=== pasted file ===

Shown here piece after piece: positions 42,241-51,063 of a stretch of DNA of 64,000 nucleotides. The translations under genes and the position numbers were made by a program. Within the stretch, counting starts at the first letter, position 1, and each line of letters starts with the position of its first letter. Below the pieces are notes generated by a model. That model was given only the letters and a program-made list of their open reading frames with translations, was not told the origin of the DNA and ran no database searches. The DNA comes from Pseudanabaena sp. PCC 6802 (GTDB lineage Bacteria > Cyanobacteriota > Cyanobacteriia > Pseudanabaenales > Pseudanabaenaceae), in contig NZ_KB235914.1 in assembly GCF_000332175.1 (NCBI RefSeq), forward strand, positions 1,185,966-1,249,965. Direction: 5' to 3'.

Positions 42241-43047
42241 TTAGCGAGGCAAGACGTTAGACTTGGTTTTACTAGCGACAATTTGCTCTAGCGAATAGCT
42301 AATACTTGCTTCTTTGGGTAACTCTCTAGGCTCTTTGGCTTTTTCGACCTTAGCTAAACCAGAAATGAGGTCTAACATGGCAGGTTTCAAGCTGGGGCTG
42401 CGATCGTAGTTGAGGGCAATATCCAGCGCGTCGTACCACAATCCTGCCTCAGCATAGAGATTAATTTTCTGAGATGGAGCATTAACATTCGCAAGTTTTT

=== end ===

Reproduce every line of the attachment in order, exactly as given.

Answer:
Shown here piece after piece: positions 42,241-51,063 of a stretch of DNA of 64,000 nucleotides. The translations under genes and the position numbers were made by a program. Within the stretch, counting starts at the first letter, position 1, and each line of letters starts with the position of its first letter. Below the pieces are notes generated by a model. That model was given only the letters and a program-made list of their open reading frames with translations, was not told the origin of the DNA and ran no database searches. The DNA comes from Pseudanabaena sp. PCC 6802 (GTDB lineage Bacteria > Cyanobacteriota > Cyanobacteriia > Pseudanabaenales > Pseudanabaenaceae), in contig NZ_KB235914.1 in assembly GCF_000332175.1 (NCBI RefSeq), forward strand, positions 1,185,966-1,249,965. Direction: 5' to 3'.

Positions 42241-43047
42241 TTAGCGAGGCAAGACGTTAGACTTGGTTTTACTAGCGACAATTTGCTCTAGCGAATAGCT
42301 AATACTTGCTTCTTTGGGTAACTCTCTAGGCTCTTTGGCTTTTTCGACCTTAGCTAAACCAGAAATGAGGTCTAACATGGCAGGTTTCAAGCTGGGGCTG
42401 CGATCGTAGTTGAGGGCAATATCCAGCGCGTCGTACCACAATCCTGCCTCAGCATAGAGATTAATTTTCTGAGATGGAGCATTAACATTCGCAAGTTTTT